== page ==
SINGAPORE - All eyes are set to be trained on Singapore, where the most highly anticipated diplomatic summit in over a decade is set to unfold this week.
On Sunday, the world watched closely as the U.S. President Donald Trump and the North Korean leader Kim Jong Un arrived in Singapore, ahead of their historic summit, scheduled for Tuesday.
First, Kim Jong Un touched down in the city-state with his entourage, landing in an Air China 747, which normally carries the Chinese President Xi Jinping.
Then, hours later, Trump landed aboard Air Force One.
Ahead of their arrival, journalists tried to speak with officials from all sides to get some information about the scheduled arrivals.
According to reports, three aircraft took off from Pyongyang to head to Singapore, including an Ilyushin transport plane which was presumed to be carrying Kim Jong Un's armoured limousine.
Following which, an Air China 747 landed at Singapore’s commercial airport amid huge security precautions and was believed to be carrying the North Korean leader.
However, reporters were surprised when a Soviet-era Ilyushin 62, which is Kim Jong Un's personal jet, also took to the air.
Even as reporters scrambled to figure out which aircraft the young North Korean leader had arrived in, Singapore's foreign minister uploaded a photo on Instagram, in which he was seen greeting Kim Jong Un, who was seen to have arrived in the Air China 747.
Kim Jong Un’s motorcade arrived at the St Regis Hotel, where North Korean cameramen were already stationed.
The leader arrived in a Maybac.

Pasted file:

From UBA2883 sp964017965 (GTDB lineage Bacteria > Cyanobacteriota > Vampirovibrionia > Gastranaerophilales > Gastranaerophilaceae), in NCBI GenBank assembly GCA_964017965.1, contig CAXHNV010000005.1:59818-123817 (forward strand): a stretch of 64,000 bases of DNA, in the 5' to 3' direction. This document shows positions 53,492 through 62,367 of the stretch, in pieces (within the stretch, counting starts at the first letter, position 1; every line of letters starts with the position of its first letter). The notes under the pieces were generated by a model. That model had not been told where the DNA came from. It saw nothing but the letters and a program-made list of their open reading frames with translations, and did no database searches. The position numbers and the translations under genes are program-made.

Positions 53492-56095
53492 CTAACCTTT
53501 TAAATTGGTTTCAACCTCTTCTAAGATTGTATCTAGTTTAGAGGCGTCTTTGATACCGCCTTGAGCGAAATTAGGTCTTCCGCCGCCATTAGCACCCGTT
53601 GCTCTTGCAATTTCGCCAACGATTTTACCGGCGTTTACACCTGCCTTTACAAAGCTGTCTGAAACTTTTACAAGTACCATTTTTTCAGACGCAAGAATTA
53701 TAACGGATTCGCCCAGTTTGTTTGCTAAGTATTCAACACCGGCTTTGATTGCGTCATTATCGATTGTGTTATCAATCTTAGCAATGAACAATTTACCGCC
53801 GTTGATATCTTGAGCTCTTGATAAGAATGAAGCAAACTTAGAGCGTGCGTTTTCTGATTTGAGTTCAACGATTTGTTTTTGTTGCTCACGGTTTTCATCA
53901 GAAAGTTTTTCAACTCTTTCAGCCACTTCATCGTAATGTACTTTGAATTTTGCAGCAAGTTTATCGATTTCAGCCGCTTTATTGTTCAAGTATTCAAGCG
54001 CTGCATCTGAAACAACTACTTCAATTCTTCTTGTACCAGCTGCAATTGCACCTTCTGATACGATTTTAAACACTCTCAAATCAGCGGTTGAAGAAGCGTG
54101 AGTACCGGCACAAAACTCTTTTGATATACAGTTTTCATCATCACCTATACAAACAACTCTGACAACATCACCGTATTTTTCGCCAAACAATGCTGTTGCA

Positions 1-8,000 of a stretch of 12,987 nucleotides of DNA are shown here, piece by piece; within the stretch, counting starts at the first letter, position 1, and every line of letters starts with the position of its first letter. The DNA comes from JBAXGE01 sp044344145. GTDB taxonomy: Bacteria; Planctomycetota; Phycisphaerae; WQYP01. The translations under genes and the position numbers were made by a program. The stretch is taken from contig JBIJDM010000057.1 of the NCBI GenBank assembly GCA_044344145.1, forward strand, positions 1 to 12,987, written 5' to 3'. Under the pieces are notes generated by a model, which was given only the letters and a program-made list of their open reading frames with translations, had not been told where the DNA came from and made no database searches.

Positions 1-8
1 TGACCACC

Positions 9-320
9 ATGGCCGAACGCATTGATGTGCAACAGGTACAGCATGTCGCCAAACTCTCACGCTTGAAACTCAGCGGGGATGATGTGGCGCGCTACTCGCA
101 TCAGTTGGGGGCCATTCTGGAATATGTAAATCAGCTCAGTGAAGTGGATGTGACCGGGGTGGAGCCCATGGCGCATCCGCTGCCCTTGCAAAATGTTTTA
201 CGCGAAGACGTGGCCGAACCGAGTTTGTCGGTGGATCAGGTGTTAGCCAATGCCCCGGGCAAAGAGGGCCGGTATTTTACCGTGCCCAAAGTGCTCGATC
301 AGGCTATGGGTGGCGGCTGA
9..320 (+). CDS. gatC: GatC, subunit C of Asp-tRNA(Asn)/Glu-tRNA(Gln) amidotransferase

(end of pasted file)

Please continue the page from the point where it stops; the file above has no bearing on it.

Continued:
With the summit grabbing global headlines following the dramatic turn from hostilities to diplomacy this year, about 3,000 journalists from across the world are estimated to be tracking the moves made by both the controversial leaders until the summit ends.
Kim Jong Un was said to have met Singapore's Prime Minister Lee Hsien Loong after he arrived,
Five hours after Kim Jong Un’s arrival in the Southeast Asian city-state, and 36 hours before his high stakes meeting, Trump arrived at Singapore's Paya Lebar Air Base from Canada on Air Force One.
The U.S. President was greeted by Singapore's Foreign Minister Vivian Balakrishnan.
Before climbing into his limousine and heading to the hotel, Trump briefly told reporters that he feels "very good" about the summit.
Trump touched down in Singapore after concluding a contentious G7 summit, which witnessed the U.S. President locking horns with heads of America’s closest allies over controversial trade tariffs imposed by his administration.
The combative meetings in Canada ended with Trump retracting his endorsement of the final statement from the G7.
After leaving Quebec City, where leaders of the Group of Seven nations met for the summit, Trump tweeted that he wasn’t endorsing the final statement and even publicly slammed the Canadian Prime Minister Justin Trudeau, calling him “very dishonest and weak.”
Trump lashed out at Trudeau’s statement afterward that Canada will not be "pushed around" and will go through with retaliatory tariffs.
While America’s trade dispute with close U.S. allies continues to intensify, Trump is set to focus his efforts on cracking a breakthrough in Singapore - where he will become the first ever sitting U.S. President to meet a leader from North Korea.